Scientists have discovered a surprising new use for cannabis after finding that its main non-psychoactive component, synthetic cannabidiol - better known as CBD - can kill the bacteria responsible for gonorrhoea, meningitis and legionnaires disease.
The research, which was a collaboration between IMB's Centre for Superbug Solutions and Botanix Pharmaceuticals Limited, could lead to the first new class of antibiotics for resistant bacteria in 60 years.
Dr Mark Blaskovich, Director of the Institute for Molecular Bioscience, said CBD can penetrate and kill a wide range of bacteria including Neisseria gonorrhoeae, which causes gonorrhoea.
Blaskovich said: "This is the first time CBD has been shown to kill some types of Gram-negative bacteria. These bacteria have an extra outer membrane, an additional line of defence that makes it harder for antibiotics to penetrate."
The news could be especially big for people in Australia, where gonorrhoea is the second most common sexually transmitted infection.
According to IMB, it's become so common that there's no longer a single reliable antibiotic to treat it, as the bacteria is particularly good at developing resistance.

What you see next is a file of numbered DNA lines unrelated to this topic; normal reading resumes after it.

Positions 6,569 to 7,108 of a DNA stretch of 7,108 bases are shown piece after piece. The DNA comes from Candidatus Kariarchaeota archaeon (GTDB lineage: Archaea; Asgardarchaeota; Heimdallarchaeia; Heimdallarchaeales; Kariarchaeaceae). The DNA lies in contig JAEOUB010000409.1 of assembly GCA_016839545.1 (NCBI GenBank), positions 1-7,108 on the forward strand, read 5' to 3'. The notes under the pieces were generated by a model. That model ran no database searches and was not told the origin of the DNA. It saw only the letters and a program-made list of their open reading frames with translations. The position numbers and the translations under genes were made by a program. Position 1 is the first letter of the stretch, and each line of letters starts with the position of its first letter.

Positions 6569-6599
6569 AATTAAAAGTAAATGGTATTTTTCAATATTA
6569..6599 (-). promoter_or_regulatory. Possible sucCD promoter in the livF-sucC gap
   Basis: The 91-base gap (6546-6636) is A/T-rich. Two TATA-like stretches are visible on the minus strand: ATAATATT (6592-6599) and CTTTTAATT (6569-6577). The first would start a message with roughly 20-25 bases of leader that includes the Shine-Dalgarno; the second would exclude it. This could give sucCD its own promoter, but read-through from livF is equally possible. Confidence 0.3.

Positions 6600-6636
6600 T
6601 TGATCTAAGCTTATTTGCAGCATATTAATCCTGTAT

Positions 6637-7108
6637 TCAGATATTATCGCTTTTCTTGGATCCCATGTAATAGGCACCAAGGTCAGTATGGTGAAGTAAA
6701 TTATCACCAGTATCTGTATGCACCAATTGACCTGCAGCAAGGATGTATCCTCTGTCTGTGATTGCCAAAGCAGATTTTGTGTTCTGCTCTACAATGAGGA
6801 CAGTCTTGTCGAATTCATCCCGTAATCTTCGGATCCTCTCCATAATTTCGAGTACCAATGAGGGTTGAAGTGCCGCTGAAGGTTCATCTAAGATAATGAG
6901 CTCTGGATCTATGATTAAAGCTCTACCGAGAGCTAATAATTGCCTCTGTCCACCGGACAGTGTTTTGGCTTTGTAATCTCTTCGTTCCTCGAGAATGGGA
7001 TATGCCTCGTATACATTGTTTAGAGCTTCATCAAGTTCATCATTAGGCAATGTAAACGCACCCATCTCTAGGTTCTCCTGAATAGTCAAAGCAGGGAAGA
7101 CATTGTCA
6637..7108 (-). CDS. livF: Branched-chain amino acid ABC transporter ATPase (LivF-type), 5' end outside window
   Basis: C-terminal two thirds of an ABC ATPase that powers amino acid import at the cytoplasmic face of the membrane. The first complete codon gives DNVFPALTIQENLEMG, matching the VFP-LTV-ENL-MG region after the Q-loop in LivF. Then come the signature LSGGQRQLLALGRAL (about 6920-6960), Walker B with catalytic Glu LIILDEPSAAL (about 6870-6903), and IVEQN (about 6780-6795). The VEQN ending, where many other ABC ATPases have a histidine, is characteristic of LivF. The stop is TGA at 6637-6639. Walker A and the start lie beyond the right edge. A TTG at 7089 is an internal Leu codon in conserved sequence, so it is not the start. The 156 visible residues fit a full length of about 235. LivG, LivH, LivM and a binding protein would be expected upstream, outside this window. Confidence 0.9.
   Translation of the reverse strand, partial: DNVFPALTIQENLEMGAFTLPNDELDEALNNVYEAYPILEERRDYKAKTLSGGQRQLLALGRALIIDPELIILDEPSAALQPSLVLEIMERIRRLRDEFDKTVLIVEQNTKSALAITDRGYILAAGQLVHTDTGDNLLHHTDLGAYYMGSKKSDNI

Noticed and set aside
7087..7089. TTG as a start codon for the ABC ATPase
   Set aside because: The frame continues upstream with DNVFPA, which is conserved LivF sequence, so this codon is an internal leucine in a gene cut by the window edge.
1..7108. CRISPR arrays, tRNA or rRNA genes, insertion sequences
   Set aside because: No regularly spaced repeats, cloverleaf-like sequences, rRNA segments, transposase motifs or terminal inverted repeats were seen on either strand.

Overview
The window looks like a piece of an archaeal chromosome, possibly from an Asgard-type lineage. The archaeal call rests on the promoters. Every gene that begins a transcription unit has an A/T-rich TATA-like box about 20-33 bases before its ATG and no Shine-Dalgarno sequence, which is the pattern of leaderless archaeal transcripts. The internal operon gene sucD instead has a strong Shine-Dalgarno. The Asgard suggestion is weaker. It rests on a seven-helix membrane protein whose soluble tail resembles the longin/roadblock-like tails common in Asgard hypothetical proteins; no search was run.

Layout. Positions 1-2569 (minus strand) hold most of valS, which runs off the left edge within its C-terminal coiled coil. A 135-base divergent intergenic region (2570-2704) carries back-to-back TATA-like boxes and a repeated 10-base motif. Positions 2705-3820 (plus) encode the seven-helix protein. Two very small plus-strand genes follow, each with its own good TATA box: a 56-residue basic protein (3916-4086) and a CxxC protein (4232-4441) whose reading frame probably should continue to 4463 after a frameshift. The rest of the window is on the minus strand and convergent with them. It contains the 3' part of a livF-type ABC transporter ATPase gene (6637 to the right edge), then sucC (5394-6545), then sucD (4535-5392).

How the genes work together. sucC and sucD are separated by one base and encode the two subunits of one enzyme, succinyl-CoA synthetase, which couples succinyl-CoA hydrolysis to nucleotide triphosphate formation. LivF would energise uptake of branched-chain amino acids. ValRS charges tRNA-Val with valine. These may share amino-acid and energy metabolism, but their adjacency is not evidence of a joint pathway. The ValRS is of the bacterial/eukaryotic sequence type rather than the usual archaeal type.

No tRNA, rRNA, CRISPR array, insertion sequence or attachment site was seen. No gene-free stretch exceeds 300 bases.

The research - which was recently published in the Communications Biology journal - also suggested cannabidiol is effective in killing off superbug MRSA found in golden staph bacteria, and may be used to treat diabetic ulcers and wounds.
"Cannabidiol showed a low tendency to cause resistance in bacteria even when we sped up potential development by increasing concentrations of the antibiotic during 'treatment'," Blaskovich added.
"We think that cannabidiol kills bacteria by bursting their outer cell membranes, but we don't know yet exactly how it does that, and need to do further research."
Vince Ippolito, the President and Executive Chairman of Botanix, said the researchshowed huge potential for the development of effective treatments to tackle the growing global threat of antibiotic resistance.
Ippolito said: "Congratulations to Dr Blaskovich and his team for producing this significant body of research - the published data clearly establishes the potential of synthetic cannabinoids as antimicrobials."
Further trials of CBD formulations are now underway, with Blaskovich telling the Courier Mail: "We think we can engineer a different version of CBD that will be able to have some systemic activity.
"We want something that doesn't break down in the body as quickly as CBD does. There's definitely potential there that CBD could be a prototypical representative of a new class of antibiotics."
Featured Image Credit: PA
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